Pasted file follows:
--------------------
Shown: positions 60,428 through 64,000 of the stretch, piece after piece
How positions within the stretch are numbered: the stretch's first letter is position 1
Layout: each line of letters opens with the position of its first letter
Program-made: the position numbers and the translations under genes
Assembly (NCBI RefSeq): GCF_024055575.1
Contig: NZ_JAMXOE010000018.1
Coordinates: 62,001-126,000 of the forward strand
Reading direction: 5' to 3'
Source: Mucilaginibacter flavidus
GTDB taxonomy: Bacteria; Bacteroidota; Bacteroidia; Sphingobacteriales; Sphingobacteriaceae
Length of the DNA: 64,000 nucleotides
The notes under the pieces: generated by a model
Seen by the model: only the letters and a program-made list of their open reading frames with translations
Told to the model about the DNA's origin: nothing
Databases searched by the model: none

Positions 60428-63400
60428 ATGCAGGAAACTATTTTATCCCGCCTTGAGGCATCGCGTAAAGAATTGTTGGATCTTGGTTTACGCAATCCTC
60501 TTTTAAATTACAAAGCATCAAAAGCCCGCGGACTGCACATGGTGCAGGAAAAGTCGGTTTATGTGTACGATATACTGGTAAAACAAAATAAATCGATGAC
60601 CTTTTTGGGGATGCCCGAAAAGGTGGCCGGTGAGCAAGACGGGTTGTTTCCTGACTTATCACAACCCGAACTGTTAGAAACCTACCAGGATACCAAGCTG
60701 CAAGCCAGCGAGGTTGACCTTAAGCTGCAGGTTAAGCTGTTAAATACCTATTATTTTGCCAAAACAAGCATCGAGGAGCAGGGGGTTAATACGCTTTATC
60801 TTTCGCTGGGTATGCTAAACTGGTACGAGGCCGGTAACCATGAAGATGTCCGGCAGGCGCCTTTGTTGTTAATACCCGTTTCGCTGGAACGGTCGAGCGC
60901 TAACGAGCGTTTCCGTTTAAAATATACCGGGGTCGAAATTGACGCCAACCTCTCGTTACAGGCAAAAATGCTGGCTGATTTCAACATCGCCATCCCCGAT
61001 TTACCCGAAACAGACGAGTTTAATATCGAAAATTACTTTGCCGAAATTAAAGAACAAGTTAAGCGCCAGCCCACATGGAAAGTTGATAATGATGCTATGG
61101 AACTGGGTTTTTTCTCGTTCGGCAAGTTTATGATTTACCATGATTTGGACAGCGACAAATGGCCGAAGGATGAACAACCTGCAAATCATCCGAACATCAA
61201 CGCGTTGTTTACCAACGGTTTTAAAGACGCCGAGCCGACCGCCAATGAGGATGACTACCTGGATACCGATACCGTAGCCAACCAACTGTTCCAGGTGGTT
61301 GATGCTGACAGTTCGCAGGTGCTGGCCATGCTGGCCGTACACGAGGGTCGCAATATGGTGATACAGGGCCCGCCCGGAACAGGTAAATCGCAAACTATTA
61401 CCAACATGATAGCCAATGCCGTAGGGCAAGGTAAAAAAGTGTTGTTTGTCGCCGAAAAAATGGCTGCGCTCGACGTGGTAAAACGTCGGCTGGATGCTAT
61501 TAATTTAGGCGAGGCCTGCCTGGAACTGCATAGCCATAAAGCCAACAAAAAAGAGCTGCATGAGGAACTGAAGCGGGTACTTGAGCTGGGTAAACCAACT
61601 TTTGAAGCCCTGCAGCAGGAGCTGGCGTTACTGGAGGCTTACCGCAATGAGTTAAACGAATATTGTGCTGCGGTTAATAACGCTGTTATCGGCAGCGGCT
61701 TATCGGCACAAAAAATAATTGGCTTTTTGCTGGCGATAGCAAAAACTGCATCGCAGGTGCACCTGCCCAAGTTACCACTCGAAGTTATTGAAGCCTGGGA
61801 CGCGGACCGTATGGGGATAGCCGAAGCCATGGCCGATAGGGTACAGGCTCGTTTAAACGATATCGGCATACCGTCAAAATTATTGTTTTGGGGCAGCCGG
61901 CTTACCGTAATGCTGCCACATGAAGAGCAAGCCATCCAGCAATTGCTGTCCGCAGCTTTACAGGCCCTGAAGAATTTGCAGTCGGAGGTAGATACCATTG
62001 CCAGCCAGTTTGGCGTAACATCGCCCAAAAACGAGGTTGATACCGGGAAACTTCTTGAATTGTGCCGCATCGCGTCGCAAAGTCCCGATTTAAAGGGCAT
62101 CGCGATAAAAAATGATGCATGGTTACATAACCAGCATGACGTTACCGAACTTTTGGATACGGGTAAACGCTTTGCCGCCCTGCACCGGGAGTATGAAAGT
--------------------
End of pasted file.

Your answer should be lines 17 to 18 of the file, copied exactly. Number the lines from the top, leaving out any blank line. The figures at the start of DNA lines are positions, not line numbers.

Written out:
60428 ATGCAGGAAACTATTTTATCCCGCCTTGAGGCATCGCGTAAAGAATTGTTGGATCTTGGTTTACGCAATCCTC
60501 TTTTAAATTACAAAGCATCAAAAGCCCGCGGACTGCACATGGTGCAGGAAAAGTCGGTTTATGTGTACGATATACTGGTAAAACAAAATAAATCGATGAC